The original title essentially created the first-person shooter genre as we know it today, and now, after the 2014 reboot of the series, Wolfenstein: Youngblood has arrived. But, does this ‘80s-set sequel live up to its fighting heritage, or will it turn around and desert you?
When first-person shooters are mentioned nowadays, people tend to think of Call of Duty, Battlefield, Rainbow Six Siege and their ilk. However, we wouldn’t have these titles without the godfather – and one of the best of the genre – Wolfenstein.
If you’ve never played a Wolfenstein title before, it all comes down to WWII. 2014’s reboot of the series saw Axis forces win that war and dominate the globe. After the events of Wolfenstein II: The New Colossus, main protagonist BJ Blazkowicz liberated the United States and started a family with his wife Anya. Wolfenstein Youngblood kicks off with series veteran Blazkowicz disappearing and, rather than sitting around and twiddling their thumbs, the big man’s daughters Jess and Soph setting off to find him. With the last known location of their father being in German-occupied Paris, the Blazkowicz sisters steal two power suits and jump straight into the frying pan.
Upon first starting Wolfenstein Youngblood, players get to choose which Blazkowicz sister they wish to enter the fray as. Players can also slightly customise their power suit, choose a starting weapon (a silenced pistol or a machine pistol) and also whether to have an active cloak ability, or be able to charge and knock down opponents.
Both Jess and Soph play exactly the same, though during cutscenes Jess is more of an environment-aware, stealthy character while Soph is the heavy hitter. With options selected, players start alongside an AI sister or, for as a first in this new series, alongside an online friend. If you purchased the deluxe edition of Wolfenstein Youngblood, you’ll also be able to play the entire game online with a friend with the ‘Buddy Pass’ – even if they don’t own a copy!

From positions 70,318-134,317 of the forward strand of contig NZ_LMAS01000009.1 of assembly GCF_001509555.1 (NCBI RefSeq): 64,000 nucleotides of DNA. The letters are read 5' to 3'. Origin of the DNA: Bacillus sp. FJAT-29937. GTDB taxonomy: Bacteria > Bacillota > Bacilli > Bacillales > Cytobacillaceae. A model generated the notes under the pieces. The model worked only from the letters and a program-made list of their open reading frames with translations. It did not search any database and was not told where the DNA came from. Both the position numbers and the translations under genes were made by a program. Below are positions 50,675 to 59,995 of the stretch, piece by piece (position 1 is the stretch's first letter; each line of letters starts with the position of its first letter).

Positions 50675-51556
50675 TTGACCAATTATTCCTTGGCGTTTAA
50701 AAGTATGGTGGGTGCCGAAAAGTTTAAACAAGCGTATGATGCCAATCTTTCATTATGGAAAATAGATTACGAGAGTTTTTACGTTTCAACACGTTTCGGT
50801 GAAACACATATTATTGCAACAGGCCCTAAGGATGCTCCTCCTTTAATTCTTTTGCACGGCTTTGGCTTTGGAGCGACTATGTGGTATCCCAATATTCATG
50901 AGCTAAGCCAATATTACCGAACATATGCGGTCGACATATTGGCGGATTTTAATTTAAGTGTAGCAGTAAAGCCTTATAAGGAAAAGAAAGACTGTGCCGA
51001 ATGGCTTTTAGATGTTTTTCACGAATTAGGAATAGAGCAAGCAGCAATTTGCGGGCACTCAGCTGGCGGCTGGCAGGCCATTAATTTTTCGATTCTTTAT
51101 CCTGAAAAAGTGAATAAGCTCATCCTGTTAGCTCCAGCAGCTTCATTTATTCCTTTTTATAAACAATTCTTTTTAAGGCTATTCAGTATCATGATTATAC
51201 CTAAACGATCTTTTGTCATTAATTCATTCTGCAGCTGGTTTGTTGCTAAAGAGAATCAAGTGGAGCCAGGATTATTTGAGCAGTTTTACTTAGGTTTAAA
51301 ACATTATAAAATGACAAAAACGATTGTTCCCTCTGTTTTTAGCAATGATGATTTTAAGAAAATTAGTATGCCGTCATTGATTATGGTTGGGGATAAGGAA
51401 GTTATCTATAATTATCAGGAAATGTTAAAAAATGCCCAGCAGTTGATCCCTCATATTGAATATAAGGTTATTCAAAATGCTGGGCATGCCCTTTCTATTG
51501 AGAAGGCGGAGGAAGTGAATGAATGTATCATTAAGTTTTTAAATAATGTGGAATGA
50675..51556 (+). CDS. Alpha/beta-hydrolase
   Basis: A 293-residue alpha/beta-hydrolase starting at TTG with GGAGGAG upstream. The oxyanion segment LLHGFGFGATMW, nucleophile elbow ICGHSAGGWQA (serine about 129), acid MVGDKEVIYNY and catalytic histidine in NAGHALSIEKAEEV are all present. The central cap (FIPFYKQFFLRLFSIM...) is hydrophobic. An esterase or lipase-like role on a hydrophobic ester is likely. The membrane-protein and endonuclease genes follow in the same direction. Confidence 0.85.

The opening mission of Youngblood is different from previous series entries. In Wolfenstein: The New Order BJ started in a hospital with barely any muscle functions, while The New Colossus had BJ commencing proceedings in a wheelchair. Youngblood kicks off with both Jess and Soph infiltrating an armoured blimp. Rather than slowly introducing players to the world and gameplay mechanics, Youngblood drops them straight into the meatgrinder, and while this is great for getting straight into the action, those new to the series may find the pacing a bit quick.
Also unlike previous entries in the rebooted Wolfenstein series, Youngblood reintroduces a sub-open world. This works both for and against Wolfenstein: Youngblood. With the introduction to an open world, side missions are now available such as investigating a base of operations that has gone quiet. Finishing side missions gives players silver to buy parts for weapons such as sights, stocks etc, as well as experience. Players then level up either Jess or Soph, which allows access to more abilities and buffs. They need to continually be actively levelled up in order to carry on with the main story, or they won’t be strong enough to get anywhere.
“The combat in Wolfenstein: Youngblood is exactly what you’d expect from a Wolfenstein game – brutal, booming and beautiful!”
The combat in Wolfenstein: Youngblood is exactly what you’d expect from a Wolfenstein game – brutal, booming and beautiful! Players can tackle any mission however they want, whether its sneaking through air vents and quietly picking off guards like James Bond, or breaking down doors and charging in guns blazing like John Wick. The more you tend to use a certain weapon in Youngblood the more familiar Jess/Soph will get with it, allowing quicker reloads and increased precision.
If you loved the weapons in previous Wolfenstein titles, you’ll be happy to know that they’re back. Sadly though, there aren’t really any differences. Yes you can use the silver you accumulate from enemies and missions (there are also microtransactions to buy gold) to upgrade your weapons by changing barrels, sights and grips, but the lack of newer weapons is a bit of a disappointment seeing as The New Collosus was set in the ‘60s, while Youngblood is set in the 1980s.
With a new setting and playing as the Blazkowicz sisters, Wolfenstein: Youngblood offers some welcome additions to this popular series. Being able to play the campaign online with a friend and explore German occupied Paris is entertaining, gory but – most importantly – fun. If you and your Maverick are looking for something new, definitely check out this one.
Wolfenstein: Youngblood is available now for PS4, Xbox One and Switch.